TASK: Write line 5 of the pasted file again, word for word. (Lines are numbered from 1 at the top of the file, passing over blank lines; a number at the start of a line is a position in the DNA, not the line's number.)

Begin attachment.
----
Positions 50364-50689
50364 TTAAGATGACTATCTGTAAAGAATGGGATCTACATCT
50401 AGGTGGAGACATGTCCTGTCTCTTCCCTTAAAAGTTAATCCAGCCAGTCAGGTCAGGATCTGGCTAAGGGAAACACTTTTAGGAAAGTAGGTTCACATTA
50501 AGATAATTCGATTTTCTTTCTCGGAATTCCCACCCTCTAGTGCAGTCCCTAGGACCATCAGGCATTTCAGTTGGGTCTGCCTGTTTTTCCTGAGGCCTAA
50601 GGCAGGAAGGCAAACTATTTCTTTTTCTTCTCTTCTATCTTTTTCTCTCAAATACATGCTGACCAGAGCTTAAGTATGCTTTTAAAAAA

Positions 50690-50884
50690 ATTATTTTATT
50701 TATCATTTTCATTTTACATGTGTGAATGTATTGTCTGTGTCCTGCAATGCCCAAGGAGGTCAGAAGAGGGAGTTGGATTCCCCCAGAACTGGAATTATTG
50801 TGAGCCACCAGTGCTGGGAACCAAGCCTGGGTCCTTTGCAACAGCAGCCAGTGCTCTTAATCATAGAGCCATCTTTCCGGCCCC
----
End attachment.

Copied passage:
50601 GGCAGGAAGGCAAACTATTTCTTTTTCTTCTCTTCTATCTTTTTCTCTCAAATACATGCTGACCAGAGCTTAAGTATGCTTTTAAAAAA